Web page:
Myth busting Project Risk Management
Written by Infrastructure SIG Committee member Chantelle Morrisette, Project Risk Mgmt & Risk Intelligence and Corporate Infrastructure Manager at Bechtel
‘The great enemy of the truth is very often not the lie, deliberate, contrived and dishonest, but the myth, persistent, persuasive and unrealistic.’ - John F. Kennedy
The discipline of risk management and managing risks has evolved significantly over the past 60-70 years. This evolution has resulted in different frameworks, standards, and methodologies for managing risk. Enterprise Risk Management (ERM) and governance frameworks addressing compliance and risk have become popular and wide-spread, however these frameworks are not wholly effective in managing project risks and they have the potential to cause confusion on how to take and manage risk on projects.
More recently, in the nineties, Australia and New Zealand developed risk management guidelines and standards which became the foundation for the first release of ISO 31000 in 2009 and the subsequent 2018 update which, in my view, is suitable to manage risks on projects.
The various risk management approaches and frameworks have led to some confusion and some myths about what project risk management is and how it is applied to infrastructure projects. This article attempts to dispel some of the main myths.
Myth #1: Risk management only looks at threats (is pessimistic).
ISO 31000 is clear in defining risk as the ‘effect of uncertainty on objectives’ and that ’an effect is a deviation from the expected. It can be positive, negative or both, and can address, create or result in opportunities and threats.’ Hence, the aim of project risk management is to help projects maximise opportunities while minimising threats. Most infrastructure project risk registers at present have more threats than opportunities. If opportunities are ignored, projects could be missing out on activities which could help improve their delivery and performance, and their achievement of objectives.The earlier in the project opportunities are identified, the higher the chances to successfully implement them and for the project to benefit. Ideally, opportunities should not be limited to the project delivery timeframe but for the overall asset lifetime. This is logical, yet it is does not always happen this way.
Regarding threats, all projects are exposed to threats. Even when initial conditions are understood, “things” happen, and a project needs to be prepared ahead of time to reduce the impacts of negative risks that turn into events. It is not about being pessimistic, it is about being prepared and building resilience. For example, think about weather related risks. When projects consider weather, they typically allow for a certain number of days for delays and costs and may take out insurance to cover the accounted for potential loss consequences. However, when a risk management process is employed against these scenarios, a more thorough understanding of potential weather events can be understood and, more importantly, a robust response plan developed should those events occur. Having a well-established plan can help a project prevent possible personnel and property issues and to recover from such events more quickly. The response plan could also include business continuity strategies to optimise the time and resources required to get back to business as usual, decreasing the impact of the threat considerably. This is a core aspect of organisational (and project) resilience. It protects the project objectives and the reputation of the parties involved.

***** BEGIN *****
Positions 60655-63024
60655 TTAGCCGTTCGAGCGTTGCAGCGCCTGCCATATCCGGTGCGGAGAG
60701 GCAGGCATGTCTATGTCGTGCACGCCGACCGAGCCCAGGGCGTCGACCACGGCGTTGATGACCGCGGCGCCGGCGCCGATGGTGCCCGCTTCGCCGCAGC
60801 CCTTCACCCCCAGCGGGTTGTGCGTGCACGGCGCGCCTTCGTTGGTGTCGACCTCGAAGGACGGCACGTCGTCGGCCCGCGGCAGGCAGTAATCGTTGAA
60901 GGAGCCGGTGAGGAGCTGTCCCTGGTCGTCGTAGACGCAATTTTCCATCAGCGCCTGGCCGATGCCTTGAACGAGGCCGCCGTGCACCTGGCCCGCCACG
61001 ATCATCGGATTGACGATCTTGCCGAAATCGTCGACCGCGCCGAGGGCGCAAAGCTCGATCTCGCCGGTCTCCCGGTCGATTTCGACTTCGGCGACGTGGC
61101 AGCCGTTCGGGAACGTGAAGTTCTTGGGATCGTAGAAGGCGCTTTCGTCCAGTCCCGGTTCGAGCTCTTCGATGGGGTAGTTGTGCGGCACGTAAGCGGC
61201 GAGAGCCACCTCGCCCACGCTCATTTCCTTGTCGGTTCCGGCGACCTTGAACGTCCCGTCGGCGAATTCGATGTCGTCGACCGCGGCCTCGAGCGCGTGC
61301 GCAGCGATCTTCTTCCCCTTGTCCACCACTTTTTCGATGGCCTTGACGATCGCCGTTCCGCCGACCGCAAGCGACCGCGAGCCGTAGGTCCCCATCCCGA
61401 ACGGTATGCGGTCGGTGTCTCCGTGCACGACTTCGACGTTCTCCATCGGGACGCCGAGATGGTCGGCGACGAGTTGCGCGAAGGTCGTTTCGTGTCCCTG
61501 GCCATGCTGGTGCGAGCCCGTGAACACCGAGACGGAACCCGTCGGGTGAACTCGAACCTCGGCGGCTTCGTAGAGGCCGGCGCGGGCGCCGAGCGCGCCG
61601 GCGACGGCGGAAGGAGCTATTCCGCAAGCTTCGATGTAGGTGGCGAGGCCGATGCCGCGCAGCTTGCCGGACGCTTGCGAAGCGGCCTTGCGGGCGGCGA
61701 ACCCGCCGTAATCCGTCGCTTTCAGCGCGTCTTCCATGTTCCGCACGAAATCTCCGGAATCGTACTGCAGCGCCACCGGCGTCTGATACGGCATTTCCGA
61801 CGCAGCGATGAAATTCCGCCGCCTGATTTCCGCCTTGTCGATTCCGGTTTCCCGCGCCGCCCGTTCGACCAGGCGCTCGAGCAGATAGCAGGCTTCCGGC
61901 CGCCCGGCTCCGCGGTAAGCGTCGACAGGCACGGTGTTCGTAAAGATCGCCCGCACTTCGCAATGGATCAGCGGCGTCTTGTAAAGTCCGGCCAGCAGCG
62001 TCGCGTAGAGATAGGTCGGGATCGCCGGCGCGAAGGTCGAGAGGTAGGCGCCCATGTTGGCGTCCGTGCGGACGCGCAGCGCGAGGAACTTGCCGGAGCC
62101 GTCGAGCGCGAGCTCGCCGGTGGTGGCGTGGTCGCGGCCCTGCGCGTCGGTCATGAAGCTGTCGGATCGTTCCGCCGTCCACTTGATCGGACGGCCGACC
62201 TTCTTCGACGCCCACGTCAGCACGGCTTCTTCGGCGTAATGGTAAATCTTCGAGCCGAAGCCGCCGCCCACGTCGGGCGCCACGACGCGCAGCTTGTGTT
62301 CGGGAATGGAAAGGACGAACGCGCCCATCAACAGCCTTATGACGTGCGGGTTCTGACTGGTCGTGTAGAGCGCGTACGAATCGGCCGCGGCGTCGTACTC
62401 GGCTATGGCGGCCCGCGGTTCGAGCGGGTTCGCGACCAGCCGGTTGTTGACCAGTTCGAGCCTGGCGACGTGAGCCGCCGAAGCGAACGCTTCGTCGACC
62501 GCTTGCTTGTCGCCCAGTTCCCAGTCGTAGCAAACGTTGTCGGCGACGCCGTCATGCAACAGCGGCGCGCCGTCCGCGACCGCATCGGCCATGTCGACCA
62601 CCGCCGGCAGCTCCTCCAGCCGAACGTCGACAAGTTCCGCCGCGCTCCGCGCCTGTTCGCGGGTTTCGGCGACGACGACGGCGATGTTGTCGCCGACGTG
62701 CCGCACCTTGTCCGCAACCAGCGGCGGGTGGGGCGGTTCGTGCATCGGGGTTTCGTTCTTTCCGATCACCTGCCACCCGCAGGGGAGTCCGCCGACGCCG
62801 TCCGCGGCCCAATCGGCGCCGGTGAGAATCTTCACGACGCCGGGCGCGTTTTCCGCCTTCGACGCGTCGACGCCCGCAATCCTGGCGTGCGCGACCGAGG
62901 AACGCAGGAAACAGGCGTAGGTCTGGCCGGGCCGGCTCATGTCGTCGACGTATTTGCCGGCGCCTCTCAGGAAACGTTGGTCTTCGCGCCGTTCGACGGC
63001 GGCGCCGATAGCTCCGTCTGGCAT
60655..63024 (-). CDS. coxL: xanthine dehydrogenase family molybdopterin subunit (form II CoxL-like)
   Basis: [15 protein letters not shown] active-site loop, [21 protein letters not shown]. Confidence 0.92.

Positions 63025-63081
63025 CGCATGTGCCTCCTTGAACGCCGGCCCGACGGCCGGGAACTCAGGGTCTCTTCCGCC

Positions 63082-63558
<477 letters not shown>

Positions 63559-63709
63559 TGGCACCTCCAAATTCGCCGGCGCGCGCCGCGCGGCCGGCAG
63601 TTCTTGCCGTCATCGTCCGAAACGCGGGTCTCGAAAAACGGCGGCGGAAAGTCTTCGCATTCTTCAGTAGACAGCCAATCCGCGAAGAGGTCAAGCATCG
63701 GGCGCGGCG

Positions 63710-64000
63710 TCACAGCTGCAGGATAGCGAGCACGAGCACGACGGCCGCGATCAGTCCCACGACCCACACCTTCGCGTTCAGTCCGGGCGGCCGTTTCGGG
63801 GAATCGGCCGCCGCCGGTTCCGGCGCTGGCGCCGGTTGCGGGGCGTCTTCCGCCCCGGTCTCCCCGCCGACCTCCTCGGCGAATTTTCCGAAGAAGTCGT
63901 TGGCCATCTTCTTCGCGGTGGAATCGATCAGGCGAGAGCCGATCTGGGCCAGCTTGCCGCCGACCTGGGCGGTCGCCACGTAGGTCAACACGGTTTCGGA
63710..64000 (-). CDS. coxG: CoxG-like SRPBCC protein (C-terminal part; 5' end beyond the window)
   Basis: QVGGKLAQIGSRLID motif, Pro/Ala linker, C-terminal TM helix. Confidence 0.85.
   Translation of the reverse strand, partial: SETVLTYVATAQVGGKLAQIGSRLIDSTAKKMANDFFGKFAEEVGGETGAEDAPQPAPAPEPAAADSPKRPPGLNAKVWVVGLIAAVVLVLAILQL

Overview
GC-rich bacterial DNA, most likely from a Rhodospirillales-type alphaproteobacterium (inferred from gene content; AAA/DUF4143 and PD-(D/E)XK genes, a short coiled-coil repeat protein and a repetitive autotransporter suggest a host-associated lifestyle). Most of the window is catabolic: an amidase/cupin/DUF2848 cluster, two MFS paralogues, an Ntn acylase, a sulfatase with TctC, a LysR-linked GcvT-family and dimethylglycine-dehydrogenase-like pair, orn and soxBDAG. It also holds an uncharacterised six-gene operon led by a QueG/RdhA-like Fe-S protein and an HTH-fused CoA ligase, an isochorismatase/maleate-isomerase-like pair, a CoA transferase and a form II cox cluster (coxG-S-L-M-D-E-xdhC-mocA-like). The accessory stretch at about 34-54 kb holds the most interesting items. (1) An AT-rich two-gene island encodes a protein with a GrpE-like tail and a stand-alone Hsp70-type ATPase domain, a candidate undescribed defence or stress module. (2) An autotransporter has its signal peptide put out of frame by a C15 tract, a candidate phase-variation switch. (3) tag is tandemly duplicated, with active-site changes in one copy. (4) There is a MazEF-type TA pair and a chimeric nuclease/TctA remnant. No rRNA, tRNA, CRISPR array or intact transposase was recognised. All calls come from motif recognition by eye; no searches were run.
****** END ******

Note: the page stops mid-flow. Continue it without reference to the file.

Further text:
Myth #2: If the project has a risk register it has a project risk programme.
Definition of a programme: A plan or system under which action may be taken toward a goal - Merriam-Webster online dictionary
Risk management is a programme where the steps proposed by ISO31000 (identify, assess, prioritise, treat, and manage) are continuously executed in an iterative process. This is the key to an effective project risk management programme: Continuous, active iteration of the process, stitched into how the team works on a daily basis. Within the process, the Manage step is integral to everything to be effective. Managing the process includes: Verbal and written communication, following up with risk and treatment (response) plan owners, engaging with the project team, and so much more. The ultimate objective of risk management is to help improve and increase project performance, enhancing the chances of delivering the agreed objectives.
The risk register is not the objective, it is a tool to keep track of:
- Status of the identified risks
- Status of the implementation and effectiveness of the risk treatment plans
- Changes in identified risk likelihood and consequences
A risk register is only effective if the project risk programme (or schedule) includes:
- A clear division of responsibilities
- Someone in charge of and actively communicating the status of project risk, not only in reports but most importantly through timely verbal communication
- Timely implementation of risk treatment actions, controls, and fallbacks
- Active monitoring of risk treatment plan effectiveness
Myth #3: Project risk programmes are purely a cost and schedule control tool.
It is clear that risk management on a project can be used to help calculate the contingency and management reserve for time and cost. This is just one small part of what it can support.